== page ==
The World Economic Forum, famous for its annual Davos convention in Switzerland, has put out a new report identifying the top technological trends for the coming year.
“Technology has become perhaps the greatest agent of change in the modern world,” writes WEF’s Noubar Afeyan.
“While never without risk, positive technological breakthroughs promise innovative solutions to the most pressing global challenges of our time, from resource scarcity to global environmental change.”
“By highlighting the most important technological breakthroughs, the Council aims to raise awareness of their potential and contribute to closing gaps in investment, regulation and public understanding,” he writes.
From wearable electronics to brain-computer interfaces, here are the big technologies to look out for this year.
'These virtually invisible devices include earbuds that monitor heart rate, sensors worn under clothes to track posture, a temporary tattoo that tracks health vitals and haptic shoe soles that communicate GPS directions through vibration alerts felt by the feet.
'The applications are many and varied: haptic shoes are currently proposed for helping blind people navigate, while Google Glass has already been worn by oncologists to assist in surgery via medical records and other visual information accessed by voice commands.'
'Emissions from the world's rapidly-growing fleet of vehicles are an environmental concern, and raising the operating efficiency of transport is a promising way to reduce its overall impact.
'New techniques to nanostructure carbon fibres for novel composites are showing the potential in vehicle manufacture to reduce the weight of cars by 10% or more. Lighter cars need less fuel to operate, increasing the efficiency of moving people and goods and reducing greenhouse gas emissions.'
As freshwater continues to dwindle, desalinating seawater has emerged as an option. 'Desalination has serious drawbacks, however. In addition to high energy use, the process produces a reject-concentrated brine, which can have a serious impact on marine life when returned to the sea.
'Perhaps the most promising approach to solving this problem is to see the brine from desalination not as waste, but as a resource to be harvested for valuable materials. These include lithium, magnesium and uranium, as well as the more common sodium, calcium and potassium elements.'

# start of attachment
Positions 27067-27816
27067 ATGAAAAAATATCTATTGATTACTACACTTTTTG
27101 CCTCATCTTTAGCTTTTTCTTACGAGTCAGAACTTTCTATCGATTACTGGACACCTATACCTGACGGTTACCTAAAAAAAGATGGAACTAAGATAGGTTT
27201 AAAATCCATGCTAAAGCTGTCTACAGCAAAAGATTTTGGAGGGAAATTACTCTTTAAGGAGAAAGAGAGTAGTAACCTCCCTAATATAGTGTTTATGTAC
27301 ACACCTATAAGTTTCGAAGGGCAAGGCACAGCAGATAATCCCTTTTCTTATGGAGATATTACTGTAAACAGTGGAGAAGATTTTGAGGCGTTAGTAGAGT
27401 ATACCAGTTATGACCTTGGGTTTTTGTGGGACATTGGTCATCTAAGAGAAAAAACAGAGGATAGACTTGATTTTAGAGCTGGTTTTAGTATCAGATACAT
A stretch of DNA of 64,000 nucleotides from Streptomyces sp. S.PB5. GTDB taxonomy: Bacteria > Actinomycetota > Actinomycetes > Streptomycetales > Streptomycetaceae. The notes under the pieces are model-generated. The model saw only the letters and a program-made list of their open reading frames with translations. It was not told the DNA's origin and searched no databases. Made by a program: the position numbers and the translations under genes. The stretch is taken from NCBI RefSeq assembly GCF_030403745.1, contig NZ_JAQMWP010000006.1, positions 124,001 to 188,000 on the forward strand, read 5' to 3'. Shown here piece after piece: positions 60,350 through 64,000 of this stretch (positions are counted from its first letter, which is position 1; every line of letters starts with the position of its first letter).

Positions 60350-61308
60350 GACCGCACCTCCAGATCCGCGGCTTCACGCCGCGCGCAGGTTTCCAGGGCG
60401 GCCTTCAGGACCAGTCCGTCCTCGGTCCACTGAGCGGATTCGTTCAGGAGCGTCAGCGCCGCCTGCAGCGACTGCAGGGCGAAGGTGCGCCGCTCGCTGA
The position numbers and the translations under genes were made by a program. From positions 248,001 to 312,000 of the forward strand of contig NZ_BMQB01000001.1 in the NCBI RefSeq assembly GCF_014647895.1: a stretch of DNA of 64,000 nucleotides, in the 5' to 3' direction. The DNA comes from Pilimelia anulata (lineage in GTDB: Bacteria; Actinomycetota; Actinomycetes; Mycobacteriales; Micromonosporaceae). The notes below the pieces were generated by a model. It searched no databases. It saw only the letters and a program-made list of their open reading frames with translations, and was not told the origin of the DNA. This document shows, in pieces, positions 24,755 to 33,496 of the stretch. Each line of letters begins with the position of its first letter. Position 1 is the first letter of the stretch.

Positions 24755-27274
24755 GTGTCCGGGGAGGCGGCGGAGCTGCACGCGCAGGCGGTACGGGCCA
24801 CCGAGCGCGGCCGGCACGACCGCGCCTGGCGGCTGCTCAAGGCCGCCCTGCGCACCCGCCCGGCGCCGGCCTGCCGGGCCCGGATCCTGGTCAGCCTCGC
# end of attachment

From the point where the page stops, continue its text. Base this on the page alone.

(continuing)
'There are signs that a range of new technologies is getting closer to cracking (challenges). Some, such as flow batteries may, in the future, be able to store liquid chemical energy in large quantities analogous to the storage of coal and gas.
'Various solid battery options are also competing to store electricity in sufficiently energy-dense and cheaply available materials. Newly invented graphene supercapacitors offer the possibility of extremely rapid charging and discharging over many tens of thousands of cycles. Other options use kinetic potential energy such as large flywheels or the underground storage of compressed air.'
'Able to fully charge more quickly, and produce 30%-40% more electricity than today's lithium-ion batteries, this next generation of batteries could help transform the electric car market and allow the storage of solar electricity at the household scale. Initially, silicon-anode batteries are expected to begin to ship in smartphones within the next two years.'
'This field saw rapid progress in 2013 and appears set for imminent breakthroughs of scalable deployment of screenless display. Various companies have made significant breakthroughs in the field, including virtual reality headsets, bionic contact lenses, the development of mobile phones for the elderly and partially blind people, and hologram-like videos without the need for moving parts or glasses.'
'Attention is being focused on the gut microbiome and its role in diseases ranging from infections to obesity, diabetes and inflammatory bowel disease.
'It is increasingly understood that antibiotic treatments that destroy gut flora can result in complications such as Clostridium difficile infections, which can in rare cases lead to life-threatening complications. On the other hand, a new generation of therapeutics comprising a subset of microbes found in healthy gut are under clinical development with a view to improving medical treatments.'
Developments in basic Ribonucleic acid (RNA) science, synthesis technology, and in vivo delivery i.e. in a living organism, 'are combining to enable a new generation of RNA-based drugs that can attenuate the abundance of natural proteins, or allow for the in vivo production of optimised, therapeutic proteins. Working in collaboration with large pharmaceutical companies and academia, several private companies that aim to offer RNA-based treatments have been launched.'
'Smartphones contain a rich record of people's activities, including who they know (contact lists, social networking apps), who they talk to (call logs, text logs, e-mails), where they go (GPS, Wi-Fi, and geo-tagged photos) and what they do (apps we use, accelerometer data).
'Using this data, and specialised machine-learning algorithms, detailed and predictive models about people and their behaviours can be built to help with urban planning, personalised medicine, sustainability and medical diagnosis.'
'The ability to control a computer using only the power of the mind is closer than one might think. Brain-computer interfaces, where computers can read and interpret signals directly from the brain, have already achieved clinical success in allowing quadriplegics, those suffering 'locked-in syndrome' or people who have had a stroke to move their own wheelchairs or even drink coffee from a cup by controlling the action of a robotic arm with their brain waves. In addition, direct brain implants have helped restore partial vision to people who have lost their sight.'
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